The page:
11 11 Vial Washing Machine - Rotary Washer Bosch RRN 2020 Rotary Washer Bausch & Ströbel FAW 1120 Rotary Washer

12 12 Process Stages – Vial Washer IMA/Libra - Hydra - Linear Washer WORKING PROCESS

13 13 Process Stages Container Preparation Sterilisation Dry heat Depyrogenation of clean containers to deactiviate bioburden (viable contamination) and degrade endotoxins (non-viable pyrogenic contamination) Heat-up, sterilisation and cooling zones Combination of residence time and setpoint temperature (250 o C – 350 o C) in sterilisation zone to achieve required degree of depyrogenation Typically 6 log reduction of bioburden required

14 14 Process Stages Equipment Dry Heat Oven Continuous Depyrogenation tunnel Tunnel Pressure Profiles HOT ZONE COOLING ZONE Sterile area

15 15 Depyrogenation Tunnel

16 16 Depyrogenation Tunnel Tunnel Air Flow

17 17 Process Stages 5. Stopper Preparation Stoppers must be sterile as they are in direct contact with the product at some time during storage, handling or use Washing and rinsing to remove extraneous particulates and chemicals Detergent washing sometimes used for endotoxin load reduction Stopper may be siliconised for ease of insertion of stoppers into vials Stoppers must receive a final rinse of WFI Stoppers must be sterilised (typically using clean steam) Stoppers must be dried using sterile air Stoppers must maintain sterility during transfer to filler Equipment Rotating Drum Stopper Processor Fluidised Bed Stopper Processor

18 18 Stopper Processor The stoppers are simply and quickly loaded through hatches in the drum The loaded drum is slid into the chamber on its carriage. As the door is hinged shut the magnetically coupled drive engages Fedegari (Modified Autoclave)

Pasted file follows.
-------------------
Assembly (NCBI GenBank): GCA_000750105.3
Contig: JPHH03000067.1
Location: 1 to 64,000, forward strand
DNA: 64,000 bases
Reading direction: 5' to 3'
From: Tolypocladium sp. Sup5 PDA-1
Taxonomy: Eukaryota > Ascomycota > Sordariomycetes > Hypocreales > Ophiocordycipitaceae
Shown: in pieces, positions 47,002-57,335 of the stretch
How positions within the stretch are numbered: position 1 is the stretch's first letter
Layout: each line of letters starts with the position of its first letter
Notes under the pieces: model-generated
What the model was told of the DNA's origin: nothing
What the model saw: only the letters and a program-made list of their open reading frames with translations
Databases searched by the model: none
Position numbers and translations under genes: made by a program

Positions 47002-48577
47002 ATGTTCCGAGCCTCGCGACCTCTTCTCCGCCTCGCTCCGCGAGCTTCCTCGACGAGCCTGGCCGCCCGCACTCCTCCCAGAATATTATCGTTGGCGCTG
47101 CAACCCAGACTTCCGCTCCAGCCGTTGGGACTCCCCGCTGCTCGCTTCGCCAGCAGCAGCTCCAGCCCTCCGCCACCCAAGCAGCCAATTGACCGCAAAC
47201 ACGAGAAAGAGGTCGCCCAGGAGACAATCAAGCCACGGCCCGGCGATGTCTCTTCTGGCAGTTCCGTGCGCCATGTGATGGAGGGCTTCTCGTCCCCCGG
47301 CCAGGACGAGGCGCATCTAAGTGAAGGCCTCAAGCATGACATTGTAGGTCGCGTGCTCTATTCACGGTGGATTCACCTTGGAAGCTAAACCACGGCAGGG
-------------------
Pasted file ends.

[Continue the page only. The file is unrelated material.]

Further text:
19 19 Stopper Processor Huber Stopper Processing Cycle 1. Washing/ Detergent Addition 2. CIP System (Patented) 3. Direct Impact Cleaning (Patented) 4. SIP-System (Patented) 5. Rinsing/ Siliconisation 6. Subaqual- Siliconisation 7. Sterilisation to DIN Drying9. Unloading

20 20 WSSD processor (Getinge) W ash, S iliconize, S terilize, D ry processing, in the sequence below Docking of transfer container Wetting of closures Washing (optionally with detergent) Rinsing Siliconization Sterilization Drying Pressurization for transfer & storage De-docking of transfer container Any combination of Wash, Siliconize, Sterilize, Dry may be performed Operation Stopper Processor

21 21 Process Stages Contact Parts Preparation Equipment parts which come into contact with either the product or container closure components must be cleaned and sterilised before each batch, e.g. product filling vessel, filling pumps, stopper feed tracks Washing and rinsing with detergent to remove product residues Initial rinses with purified water Final rinse(s) with WFI Sterilised using steam in pass through autoclave Equipment Parts Washer Ultrasonic Bath Autoclave

22 22 Process Stages - Autoclave

23 23 Process Stages - Sterilisation Sterility Assurance Level (SAL) The probability of any given unit being non-sterile after exposure to a validated sterilisation process. Autoclaves generally obtain an SAL of (i.e. assurance of less than one chance in a million that viable micro- organisms are present in the sterilised article) To calculate the SAL for an autoclave, you need to know:- A: Starting bio-burden B: Log Reduction Valve (LRV) must be known. The LRV is the number of logarithmic reductions in initial count brought about by the autoclave (sterilisation method)